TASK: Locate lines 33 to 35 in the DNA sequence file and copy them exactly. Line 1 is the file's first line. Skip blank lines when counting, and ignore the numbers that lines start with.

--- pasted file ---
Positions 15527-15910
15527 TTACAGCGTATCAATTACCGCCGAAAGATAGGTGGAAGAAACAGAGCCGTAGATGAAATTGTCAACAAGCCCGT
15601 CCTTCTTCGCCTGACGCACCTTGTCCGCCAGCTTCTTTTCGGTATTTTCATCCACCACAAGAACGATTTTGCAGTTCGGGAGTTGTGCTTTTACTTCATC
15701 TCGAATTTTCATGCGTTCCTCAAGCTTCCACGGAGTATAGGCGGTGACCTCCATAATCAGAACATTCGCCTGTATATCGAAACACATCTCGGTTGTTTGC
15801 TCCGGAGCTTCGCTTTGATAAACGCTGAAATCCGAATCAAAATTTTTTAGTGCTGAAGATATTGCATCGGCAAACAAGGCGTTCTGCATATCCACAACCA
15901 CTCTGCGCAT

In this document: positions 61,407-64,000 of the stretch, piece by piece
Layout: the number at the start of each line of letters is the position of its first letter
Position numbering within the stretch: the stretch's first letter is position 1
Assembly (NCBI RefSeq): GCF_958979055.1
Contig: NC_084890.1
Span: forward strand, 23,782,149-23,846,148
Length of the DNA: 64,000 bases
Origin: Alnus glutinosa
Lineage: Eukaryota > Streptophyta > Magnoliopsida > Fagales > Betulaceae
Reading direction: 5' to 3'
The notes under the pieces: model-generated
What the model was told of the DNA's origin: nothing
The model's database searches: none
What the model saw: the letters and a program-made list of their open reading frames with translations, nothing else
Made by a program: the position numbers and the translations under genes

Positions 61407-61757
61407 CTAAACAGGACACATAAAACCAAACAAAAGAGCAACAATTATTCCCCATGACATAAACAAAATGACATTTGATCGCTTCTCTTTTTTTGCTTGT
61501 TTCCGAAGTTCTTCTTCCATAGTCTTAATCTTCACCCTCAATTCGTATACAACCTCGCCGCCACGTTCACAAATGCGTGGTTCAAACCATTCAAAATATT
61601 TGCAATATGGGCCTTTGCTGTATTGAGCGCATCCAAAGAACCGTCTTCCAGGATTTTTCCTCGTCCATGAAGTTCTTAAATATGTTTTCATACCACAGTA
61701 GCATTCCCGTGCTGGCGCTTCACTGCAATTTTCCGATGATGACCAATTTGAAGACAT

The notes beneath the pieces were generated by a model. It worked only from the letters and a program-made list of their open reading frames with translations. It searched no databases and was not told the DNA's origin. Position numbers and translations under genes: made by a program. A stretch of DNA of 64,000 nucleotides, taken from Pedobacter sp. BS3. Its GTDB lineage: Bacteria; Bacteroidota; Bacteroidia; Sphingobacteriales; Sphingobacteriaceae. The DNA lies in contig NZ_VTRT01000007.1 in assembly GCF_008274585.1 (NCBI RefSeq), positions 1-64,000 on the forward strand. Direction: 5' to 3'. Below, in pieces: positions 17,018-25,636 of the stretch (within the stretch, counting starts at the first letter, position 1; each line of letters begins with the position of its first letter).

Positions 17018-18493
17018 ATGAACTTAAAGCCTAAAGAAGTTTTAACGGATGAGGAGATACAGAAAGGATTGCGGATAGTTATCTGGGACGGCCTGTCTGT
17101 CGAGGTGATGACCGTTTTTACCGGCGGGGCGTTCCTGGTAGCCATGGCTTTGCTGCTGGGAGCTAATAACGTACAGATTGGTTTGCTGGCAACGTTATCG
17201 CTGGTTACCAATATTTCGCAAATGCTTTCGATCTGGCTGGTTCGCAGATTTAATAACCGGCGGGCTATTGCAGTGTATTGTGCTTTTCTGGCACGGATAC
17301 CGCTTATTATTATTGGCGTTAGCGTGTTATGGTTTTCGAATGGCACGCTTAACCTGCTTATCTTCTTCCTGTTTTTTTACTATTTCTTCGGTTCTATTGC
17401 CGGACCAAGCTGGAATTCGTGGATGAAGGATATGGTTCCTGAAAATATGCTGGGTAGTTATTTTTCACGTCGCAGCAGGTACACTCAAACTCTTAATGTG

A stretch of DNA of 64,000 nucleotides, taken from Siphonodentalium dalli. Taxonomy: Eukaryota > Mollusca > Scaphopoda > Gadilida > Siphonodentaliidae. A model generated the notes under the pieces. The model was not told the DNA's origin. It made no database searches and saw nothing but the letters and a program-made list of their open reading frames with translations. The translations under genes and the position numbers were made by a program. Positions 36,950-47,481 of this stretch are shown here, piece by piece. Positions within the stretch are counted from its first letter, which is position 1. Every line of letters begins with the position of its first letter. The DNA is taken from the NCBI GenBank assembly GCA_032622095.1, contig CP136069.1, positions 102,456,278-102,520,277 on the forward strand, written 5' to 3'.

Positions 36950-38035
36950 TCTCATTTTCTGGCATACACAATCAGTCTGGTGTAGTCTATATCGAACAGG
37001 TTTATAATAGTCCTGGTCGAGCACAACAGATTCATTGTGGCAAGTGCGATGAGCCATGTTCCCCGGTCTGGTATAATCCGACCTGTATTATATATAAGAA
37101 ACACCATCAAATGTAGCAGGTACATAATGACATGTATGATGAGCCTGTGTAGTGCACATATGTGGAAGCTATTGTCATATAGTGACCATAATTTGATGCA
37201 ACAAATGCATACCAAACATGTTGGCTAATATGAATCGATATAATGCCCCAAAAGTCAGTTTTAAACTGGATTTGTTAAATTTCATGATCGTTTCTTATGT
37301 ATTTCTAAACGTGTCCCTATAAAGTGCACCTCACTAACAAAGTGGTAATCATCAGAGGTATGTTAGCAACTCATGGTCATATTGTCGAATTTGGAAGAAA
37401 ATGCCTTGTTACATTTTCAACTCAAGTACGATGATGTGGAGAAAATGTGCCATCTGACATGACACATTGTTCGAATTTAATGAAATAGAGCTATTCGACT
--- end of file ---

17401 CGGACCAAGCTGGAATTCGTGGATGAAGGATATGGTTCCTGAAAATATGCTGGGTAGTTATTTTTCACGTCGCAGCAGGTACACTCAAACTCTTAATGTG

A stretch of DNA of 64,000 nucleotides, taken from Siphonodentalium dalli. Taxonomy: Eukaryota > Mollusca > Scaphopoda > Gadilida > Siphonodentaliidae. A model generated the notes under the pieces. The model was not told the DNA's origin. It made no database searches and saw nothing but the letters and a program-made list of their open reading frames with translations. The translations under genes and the position numbers were made by a program. Positions 36,950-47,481 of this stretch are shown here, piece by piece. Positions within the stretch are counted from its first letter, which is position 1. Every line of letters begins with the position of its first letter. The DNA is taken from the NCBI GenBank assembly GCA_032622095.1, contig CP136069.1, positions 102,456,278-102,520,277 on the forward strand, written 5' to 3'.

Positions 36950-38035